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09/22/2021

Dealing with downed wires

After Ida, Generac answers increasing demand for portable power.
a close up of a truck

According to AccuWeather, a firm that tracks storms, damage could amount to some $95 billion in the wake of Hurricane Ida, which not only toppled buildings in the South but produced deadly floods in the Northeast.

The firm lists Hurricane Katrina as the costliest storm in the United States since 2000, with an economic impact of $320 billion. Ida ranks seventh on the AccuWeather list of most damaging storms of the 21st century.

But here’s an interesting fact from Entergy, Louisiana’s largest utility company: Ida knocked down, destroyed or damaged 31,000 electrical poles – almost two times the number knocked down by Hurricane Katrina.

The results led to prolonged suffering in a hot state trying to recover from yet another major storm. And the topic of portable power played a key role in post Ida rebuild.

Not surprisingly, Generac, the national provider of power products, saw a surge before and after the event.

“Given the magnitude and duration of the power outages brought on by Hurricane Ida, Generac has been experiencing ongoing, significant demand for generators – both portable and home standby units,” said Derik Gatzke, Vice President Retail Sales, Generac. “Before Hurricane Ida made landfall, we started shipping additional product to the areas that were likely to be impacted. We then continued to ship additional product to those areas that were experiencing extended power outages.”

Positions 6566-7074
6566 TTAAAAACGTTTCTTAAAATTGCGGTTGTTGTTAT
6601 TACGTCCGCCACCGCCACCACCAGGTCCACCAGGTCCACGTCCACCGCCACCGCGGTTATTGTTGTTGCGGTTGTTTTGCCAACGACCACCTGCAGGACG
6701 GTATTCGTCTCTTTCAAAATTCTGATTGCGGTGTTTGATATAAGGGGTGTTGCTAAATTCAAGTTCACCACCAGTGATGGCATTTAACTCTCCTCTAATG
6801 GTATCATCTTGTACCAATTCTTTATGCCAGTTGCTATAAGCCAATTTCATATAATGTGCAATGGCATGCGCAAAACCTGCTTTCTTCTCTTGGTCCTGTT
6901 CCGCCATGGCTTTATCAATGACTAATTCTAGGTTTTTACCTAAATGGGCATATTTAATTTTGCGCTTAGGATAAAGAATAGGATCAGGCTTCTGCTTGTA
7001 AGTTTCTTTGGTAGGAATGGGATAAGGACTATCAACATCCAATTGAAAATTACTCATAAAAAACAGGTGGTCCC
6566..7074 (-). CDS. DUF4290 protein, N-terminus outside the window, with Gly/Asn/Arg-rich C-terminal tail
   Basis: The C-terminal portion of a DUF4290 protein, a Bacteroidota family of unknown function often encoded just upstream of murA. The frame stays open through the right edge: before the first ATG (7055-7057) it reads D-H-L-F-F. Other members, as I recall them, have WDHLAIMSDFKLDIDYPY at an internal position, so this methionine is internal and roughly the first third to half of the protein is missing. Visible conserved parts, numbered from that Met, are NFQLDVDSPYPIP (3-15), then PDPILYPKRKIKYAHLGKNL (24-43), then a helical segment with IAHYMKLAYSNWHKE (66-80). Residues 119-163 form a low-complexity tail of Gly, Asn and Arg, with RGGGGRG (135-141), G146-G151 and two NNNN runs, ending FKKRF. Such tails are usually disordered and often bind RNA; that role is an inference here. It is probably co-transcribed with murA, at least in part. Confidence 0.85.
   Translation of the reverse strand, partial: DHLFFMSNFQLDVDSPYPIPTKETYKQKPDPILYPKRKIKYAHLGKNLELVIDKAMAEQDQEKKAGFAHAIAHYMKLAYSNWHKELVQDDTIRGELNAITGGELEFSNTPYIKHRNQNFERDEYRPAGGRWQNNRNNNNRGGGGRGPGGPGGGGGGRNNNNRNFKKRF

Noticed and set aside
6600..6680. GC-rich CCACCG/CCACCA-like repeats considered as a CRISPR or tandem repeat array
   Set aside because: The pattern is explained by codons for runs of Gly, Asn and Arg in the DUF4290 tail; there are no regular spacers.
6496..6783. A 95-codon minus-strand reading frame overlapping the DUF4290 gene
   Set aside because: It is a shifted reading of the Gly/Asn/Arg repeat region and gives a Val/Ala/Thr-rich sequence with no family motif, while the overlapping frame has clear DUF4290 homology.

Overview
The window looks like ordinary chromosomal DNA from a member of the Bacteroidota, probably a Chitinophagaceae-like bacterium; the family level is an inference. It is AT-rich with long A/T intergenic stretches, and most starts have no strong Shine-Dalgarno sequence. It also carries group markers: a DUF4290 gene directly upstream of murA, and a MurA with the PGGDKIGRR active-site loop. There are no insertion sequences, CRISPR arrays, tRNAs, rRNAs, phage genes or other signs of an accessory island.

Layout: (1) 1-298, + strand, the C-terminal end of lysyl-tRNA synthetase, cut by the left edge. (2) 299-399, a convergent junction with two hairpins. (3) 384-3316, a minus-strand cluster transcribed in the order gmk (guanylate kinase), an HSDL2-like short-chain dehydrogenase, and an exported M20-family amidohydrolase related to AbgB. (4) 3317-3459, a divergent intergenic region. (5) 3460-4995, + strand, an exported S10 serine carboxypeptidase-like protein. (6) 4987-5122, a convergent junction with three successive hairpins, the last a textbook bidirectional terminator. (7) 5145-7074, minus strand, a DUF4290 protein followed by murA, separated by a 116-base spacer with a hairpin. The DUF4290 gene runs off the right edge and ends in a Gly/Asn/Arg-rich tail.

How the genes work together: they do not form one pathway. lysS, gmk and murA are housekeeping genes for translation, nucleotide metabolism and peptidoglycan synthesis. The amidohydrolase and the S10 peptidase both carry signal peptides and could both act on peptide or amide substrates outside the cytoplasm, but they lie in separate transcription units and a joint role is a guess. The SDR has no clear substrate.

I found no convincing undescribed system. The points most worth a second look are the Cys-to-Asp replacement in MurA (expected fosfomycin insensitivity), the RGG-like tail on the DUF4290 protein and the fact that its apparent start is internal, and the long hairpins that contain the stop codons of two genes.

Generac joined retail giants Home Depot and Lowe’s -- as well as independents and family businesses -- in activating storm response teams.

“Nearly immediately after Hurricane Ida made landfall, Generac deployed its Storm Response Team to assist customers with any brand of generator in keeping their backup power going,” Gatzke said. “Generac’s Storm Response Team is a community service effort and one that Generac has led for many years.”

With weather patterns intensifying and outages becoming more frequent, demand for all forms of backup power is unprecedented,” he added. “Consumers are either working through power outages they’re experiencing or power outages they are preparing for, and they are wanting to protect their homes.

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